This is something I have wanted to write about for such a long time, yet every time I sat down to put my thoughts on paper I would start to worry if I would offend anyone, or if people I knew or know now would take it personally, so I never finished it. Then I watched a video on a gymnast who was an inspiration to me growing up. I watched a gymnast who trained her whole life for a shot at the Olympics. A gymnast who made it to the trials, and then was not asked to be on the team. As a spectator I watched her world diminish into depression and despair. Only a few years ago, she started talking about the verbal abuse her coaches put her through and the lasting affects it had on her.
I started to think if I have something to say that could potentially make a difference in a child’s training, I am going to do it, and I will not apologize for it. For these are my views and opinions alone, I am not asking anyone to adopt them as their own, or to think I have some vendetta against them. I am purely doing what this gymnast should have done a long time ago…Advocate!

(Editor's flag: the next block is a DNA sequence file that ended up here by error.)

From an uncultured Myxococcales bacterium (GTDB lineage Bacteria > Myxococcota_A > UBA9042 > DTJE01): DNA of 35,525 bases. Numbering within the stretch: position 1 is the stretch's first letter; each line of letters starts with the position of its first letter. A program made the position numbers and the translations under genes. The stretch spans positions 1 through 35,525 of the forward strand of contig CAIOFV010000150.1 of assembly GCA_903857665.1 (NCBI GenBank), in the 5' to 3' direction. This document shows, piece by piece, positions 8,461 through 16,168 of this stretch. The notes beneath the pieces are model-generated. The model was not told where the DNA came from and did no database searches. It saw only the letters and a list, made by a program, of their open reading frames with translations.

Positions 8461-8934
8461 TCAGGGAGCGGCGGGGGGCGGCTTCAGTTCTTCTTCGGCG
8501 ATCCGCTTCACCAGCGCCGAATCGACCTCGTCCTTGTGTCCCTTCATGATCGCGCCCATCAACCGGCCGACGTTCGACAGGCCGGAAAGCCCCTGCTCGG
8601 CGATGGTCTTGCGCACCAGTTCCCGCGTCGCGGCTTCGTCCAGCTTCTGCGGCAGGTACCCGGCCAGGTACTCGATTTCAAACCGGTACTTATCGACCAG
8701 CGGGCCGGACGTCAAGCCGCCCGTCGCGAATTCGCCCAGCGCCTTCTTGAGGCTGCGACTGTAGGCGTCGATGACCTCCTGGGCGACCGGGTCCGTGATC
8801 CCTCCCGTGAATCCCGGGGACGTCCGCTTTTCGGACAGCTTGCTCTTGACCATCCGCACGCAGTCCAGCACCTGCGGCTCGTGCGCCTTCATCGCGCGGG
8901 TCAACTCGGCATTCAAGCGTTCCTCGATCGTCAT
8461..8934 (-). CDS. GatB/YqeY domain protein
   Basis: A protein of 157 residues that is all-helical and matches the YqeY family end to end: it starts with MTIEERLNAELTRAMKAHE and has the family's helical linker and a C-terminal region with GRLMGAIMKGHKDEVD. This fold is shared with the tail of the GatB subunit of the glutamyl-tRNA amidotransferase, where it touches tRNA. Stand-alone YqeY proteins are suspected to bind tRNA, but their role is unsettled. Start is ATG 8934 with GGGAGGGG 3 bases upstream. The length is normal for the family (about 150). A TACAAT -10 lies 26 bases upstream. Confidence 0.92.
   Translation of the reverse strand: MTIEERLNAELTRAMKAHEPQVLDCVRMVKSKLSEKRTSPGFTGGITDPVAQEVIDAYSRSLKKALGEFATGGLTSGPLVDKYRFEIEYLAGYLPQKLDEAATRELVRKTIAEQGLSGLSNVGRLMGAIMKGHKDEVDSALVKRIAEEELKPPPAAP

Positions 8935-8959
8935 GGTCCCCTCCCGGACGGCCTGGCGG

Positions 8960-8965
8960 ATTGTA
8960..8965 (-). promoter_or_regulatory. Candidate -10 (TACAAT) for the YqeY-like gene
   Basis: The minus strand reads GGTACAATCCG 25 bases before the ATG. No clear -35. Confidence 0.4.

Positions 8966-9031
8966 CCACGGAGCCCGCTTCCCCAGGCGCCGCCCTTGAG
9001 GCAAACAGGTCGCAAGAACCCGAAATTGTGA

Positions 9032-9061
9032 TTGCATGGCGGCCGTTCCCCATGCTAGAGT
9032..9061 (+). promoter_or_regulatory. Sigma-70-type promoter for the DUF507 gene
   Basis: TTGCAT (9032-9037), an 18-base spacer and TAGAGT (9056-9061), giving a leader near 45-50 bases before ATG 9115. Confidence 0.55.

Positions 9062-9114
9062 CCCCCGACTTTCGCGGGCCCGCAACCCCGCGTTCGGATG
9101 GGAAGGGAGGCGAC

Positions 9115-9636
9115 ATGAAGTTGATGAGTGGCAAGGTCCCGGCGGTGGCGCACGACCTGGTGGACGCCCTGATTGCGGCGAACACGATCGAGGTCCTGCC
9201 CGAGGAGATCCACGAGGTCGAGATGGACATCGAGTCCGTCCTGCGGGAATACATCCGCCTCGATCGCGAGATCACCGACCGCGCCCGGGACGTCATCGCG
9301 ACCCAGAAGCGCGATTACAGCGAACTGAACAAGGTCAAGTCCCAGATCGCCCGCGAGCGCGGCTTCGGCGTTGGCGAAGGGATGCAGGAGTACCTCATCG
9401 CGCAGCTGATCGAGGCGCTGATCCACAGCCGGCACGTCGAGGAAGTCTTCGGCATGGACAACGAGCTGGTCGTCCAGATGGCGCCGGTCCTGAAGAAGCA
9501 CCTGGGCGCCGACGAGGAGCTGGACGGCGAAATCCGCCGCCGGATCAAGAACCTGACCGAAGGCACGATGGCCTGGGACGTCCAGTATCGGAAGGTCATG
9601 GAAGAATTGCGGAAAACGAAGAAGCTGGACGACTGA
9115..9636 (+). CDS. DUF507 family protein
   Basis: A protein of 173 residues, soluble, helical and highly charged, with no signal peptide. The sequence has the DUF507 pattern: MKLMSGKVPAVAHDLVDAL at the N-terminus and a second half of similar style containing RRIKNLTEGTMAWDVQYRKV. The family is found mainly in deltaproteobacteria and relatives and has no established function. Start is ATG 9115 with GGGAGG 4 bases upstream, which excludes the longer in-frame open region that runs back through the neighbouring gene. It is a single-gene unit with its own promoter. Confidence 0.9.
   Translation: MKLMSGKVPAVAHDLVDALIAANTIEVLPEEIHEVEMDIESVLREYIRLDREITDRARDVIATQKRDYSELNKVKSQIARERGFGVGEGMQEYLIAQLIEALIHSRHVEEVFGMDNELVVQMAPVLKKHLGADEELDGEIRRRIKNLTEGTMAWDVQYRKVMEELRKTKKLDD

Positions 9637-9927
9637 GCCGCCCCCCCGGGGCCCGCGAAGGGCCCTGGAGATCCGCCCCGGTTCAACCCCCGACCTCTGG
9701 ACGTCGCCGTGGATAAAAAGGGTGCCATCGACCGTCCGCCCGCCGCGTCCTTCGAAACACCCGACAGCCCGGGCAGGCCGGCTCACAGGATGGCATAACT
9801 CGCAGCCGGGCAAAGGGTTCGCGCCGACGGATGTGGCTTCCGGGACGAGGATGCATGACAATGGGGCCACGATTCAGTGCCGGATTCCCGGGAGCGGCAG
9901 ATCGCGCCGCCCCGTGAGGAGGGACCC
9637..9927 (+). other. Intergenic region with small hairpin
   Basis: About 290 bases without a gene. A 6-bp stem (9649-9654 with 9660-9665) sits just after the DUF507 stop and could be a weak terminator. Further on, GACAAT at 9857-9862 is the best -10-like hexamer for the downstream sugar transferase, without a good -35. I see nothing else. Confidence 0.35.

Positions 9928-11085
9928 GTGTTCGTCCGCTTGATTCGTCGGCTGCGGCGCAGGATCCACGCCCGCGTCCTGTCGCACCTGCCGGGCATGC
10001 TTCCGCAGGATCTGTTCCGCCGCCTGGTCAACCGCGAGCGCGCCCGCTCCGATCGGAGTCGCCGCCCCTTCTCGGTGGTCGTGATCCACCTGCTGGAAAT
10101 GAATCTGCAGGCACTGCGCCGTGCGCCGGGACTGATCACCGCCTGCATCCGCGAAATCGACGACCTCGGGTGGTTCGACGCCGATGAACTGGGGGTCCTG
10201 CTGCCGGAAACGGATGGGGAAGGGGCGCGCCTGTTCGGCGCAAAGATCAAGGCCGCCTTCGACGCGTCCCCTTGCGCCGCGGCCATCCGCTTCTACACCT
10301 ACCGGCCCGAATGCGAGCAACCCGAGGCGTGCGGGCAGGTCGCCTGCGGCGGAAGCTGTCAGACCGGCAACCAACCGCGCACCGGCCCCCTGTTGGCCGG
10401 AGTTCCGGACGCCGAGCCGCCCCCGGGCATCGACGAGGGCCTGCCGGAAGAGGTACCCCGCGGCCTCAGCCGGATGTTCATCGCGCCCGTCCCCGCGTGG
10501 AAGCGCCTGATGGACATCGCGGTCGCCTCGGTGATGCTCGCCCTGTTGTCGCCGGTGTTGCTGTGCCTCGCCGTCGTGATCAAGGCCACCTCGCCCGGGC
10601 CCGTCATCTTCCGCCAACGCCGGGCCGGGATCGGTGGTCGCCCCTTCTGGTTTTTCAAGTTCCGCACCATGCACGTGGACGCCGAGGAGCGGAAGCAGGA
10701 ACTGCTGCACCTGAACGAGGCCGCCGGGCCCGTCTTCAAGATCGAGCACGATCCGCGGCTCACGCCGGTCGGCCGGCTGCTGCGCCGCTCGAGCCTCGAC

I started this blog to help gymnasts have the opportunity to compete in college gymnastics, not become Olympians. I choose to do this because I have seen first-hand the tragic side effects of “burnt out” gymnasts who could have gone further, and coaches who did a poor job at mentoring their gymnast to the level of collegiate gymnastics. It took a clinic by Al Fong to remind me that no matter what, I will always try to push a “positive” training environment, and help coaches and athletes reach their dreams without tears and failure.
So here is what Al Fong taught me…
Two weeks ago I found myself driving down to Blue Springs, Missouri for a clinic hosted by Al Fong. All I kept thinking was what I could possibly learn from a “free” clinic. I left that clinic with more than I hoped for. I have to admit walking into his gym; I expected a military structured practice with no talking and no distractions. Although the gymnasts were very well-trained and worked hard, I did not see this at all. I left that gym with a completely “refreshing” and “positive” outlook into the coaching I do every week.
Of course there were drills to be learned, stations to try, and ideas from Al Fong himself on how to get your gymnast from level to level but that is not what I took from the gym. What I took from that gym was a refreshing reminder that not every coach is going to be a dictator and you do not have to make your gymnasts afraid of you for them to learn.